Overhead Projector Techniques

by Nick Davis; Updated September 26, 2017

Overhead projectors are devices used to convey visual information to an audience in a lecture hall or other meeting place. The devices have changed over the years to display text written or typed on acetate sheets as well as electronic information from a computer connected to the device. There are many techniques for using overhead projectors in your presentation including the use of overlays, chalk boarding and computerized presentations.

Chalk Boarding

Chalk boarding is a technique in which you write any information you want to relay to your audience directly on a piece of acetate sheet or roll. Chalk boarding brings a traditional classroom feel to your presentation. While you talk, write down important points you want the group to know and jot down any questions or points the group is providing to you. For a chalk boarding presentation, you need acetate sheets or a roll of acetate paper and a water-soluble transparency pen.

Highlighting

Highlighting is when you write down points and information on acetate film using different colored water-soluble pens. Highlighting is excellent for emphasizing information by underlining, circling, drawing check marks, bullets and other emphasis codes.

Revealing

Revealing is when you cover part of the transparency with a piece of paper and then remove the paper when you get to that point in your presentation. Revealing keeps your audience from getting distracted and jumping ahead in the presentation. Revealing is ideal for directing attention to a specific point or when asking a question and then revealing the answer.

Overlays

Using transparency overlays in your presentation is a way to simplify complex concepts by adding on to a basic chunk of information until you reach the complete concept. Overlays are usually colored and each transparency explains a little bit more of your presentation. They are ideal for presentations involving the development of a product line, a time line or other sequential information. After you place each layer, allow time for audience participation and feedback.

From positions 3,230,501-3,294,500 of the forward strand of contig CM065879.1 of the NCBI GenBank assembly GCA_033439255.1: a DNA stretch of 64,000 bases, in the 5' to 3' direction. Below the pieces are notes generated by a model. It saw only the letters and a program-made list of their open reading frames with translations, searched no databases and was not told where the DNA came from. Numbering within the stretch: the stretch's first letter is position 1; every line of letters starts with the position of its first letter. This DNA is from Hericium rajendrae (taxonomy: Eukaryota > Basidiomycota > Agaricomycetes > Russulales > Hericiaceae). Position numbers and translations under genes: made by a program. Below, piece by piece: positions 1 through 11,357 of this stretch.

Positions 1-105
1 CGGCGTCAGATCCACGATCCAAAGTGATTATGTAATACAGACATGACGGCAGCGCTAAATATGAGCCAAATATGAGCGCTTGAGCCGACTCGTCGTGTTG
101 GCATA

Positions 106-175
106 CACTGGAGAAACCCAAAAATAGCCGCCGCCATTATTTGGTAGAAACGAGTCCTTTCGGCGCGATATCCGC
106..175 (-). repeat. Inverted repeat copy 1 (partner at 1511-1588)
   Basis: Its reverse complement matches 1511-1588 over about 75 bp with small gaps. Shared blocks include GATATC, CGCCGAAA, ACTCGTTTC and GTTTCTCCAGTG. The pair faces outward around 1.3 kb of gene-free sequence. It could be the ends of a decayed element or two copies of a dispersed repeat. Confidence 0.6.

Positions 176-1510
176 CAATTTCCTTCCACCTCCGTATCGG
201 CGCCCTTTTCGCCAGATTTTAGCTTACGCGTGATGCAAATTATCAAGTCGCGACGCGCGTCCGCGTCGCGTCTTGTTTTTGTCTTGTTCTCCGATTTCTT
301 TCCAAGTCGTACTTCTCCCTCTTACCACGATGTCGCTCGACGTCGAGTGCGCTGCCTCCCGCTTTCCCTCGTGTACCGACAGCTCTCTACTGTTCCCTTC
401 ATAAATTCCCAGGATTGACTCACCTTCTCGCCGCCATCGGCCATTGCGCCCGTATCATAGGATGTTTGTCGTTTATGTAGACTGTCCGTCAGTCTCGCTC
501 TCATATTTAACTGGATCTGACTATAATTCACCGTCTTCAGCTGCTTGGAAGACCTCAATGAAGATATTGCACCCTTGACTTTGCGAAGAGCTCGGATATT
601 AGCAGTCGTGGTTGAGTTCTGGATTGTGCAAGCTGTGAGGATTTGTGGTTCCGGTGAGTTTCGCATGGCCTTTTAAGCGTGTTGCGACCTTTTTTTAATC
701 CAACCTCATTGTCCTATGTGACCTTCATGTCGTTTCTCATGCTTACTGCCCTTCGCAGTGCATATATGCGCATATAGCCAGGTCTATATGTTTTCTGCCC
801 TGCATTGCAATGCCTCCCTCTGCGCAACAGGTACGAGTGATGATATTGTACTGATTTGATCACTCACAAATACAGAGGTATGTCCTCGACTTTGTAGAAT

Computerized Presentations

Computerized presentations are excellent for presenting complex information that can't be relayed by writing on a piece of transparency film. Computerized presentations use a computer connected to a device that sits on top of the projector. The device displays the same information that is on the computer screen. The presentation may consist of a set of PowerPoint slides, a group of photos or a video.

About the Author

Nick Davis is a freelance writer specializing in technical, travel and entertainment articles. He holds a bachelor's degree in journalism from the University of Memphis and an associate degree in computer information systems from the State Technical Institute at Memphis. His work has appeared in "Elite Memphis" and "The Daily Helmsman" in Memphis, Tenn. He is currently living in Albuquerque, N.M.